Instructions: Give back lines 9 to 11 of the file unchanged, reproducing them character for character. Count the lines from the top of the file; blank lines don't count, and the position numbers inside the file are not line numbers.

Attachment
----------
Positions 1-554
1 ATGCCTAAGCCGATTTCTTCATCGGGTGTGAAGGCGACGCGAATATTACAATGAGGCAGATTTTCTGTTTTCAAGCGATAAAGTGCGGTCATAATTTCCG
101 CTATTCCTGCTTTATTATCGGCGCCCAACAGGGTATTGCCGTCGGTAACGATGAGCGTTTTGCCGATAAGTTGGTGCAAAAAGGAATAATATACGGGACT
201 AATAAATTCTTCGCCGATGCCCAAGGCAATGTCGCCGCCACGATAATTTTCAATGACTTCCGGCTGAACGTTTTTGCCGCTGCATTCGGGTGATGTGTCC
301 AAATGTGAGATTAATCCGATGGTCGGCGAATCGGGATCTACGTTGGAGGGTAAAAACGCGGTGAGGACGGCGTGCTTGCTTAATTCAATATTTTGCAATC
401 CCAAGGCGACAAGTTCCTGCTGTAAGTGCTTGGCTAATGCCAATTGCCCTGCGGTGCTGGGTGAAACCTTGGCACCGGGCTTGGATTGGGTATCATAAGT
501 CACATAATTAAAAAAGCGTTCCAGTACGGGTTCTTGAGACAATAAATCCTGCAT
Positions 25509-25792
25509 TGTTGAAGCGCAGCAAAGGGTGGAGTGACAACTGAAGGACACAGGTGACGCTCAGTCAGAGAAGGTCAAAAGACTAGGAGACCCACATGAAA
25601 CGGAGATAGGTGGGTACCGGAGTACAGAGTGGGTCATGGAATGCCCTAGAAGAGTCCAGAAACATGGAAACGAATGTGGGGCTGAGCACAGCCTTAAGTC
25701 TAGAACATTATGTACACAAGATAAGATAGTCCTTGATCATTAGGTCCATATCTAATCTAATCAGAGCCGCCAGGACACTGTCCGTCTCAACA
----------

25509 TGTTGAAGCGCAGCAAAGGGTGGAGTGACAACTGAAGGACACAGGTGACGCTCAGTCAGAGAAGGTCAAAAGACTAGGAGACCCACATGAAA
25601 CGGAGATAGGTGGGTACCGGAGTACAGAGTGGGTCATGGAATGCCCTAGAAGAGTCCAGAAACATGGAAACGAATGTGGGGCTGAGCACAGCCTTAAGTC
25701 TAGAACATTATGTACACAAGATAAGATAGTCCTTGATCATTAGGTCCATATCTAATCTAATCAGAGCCGCCAGGACACTGTCCGTCTCAACA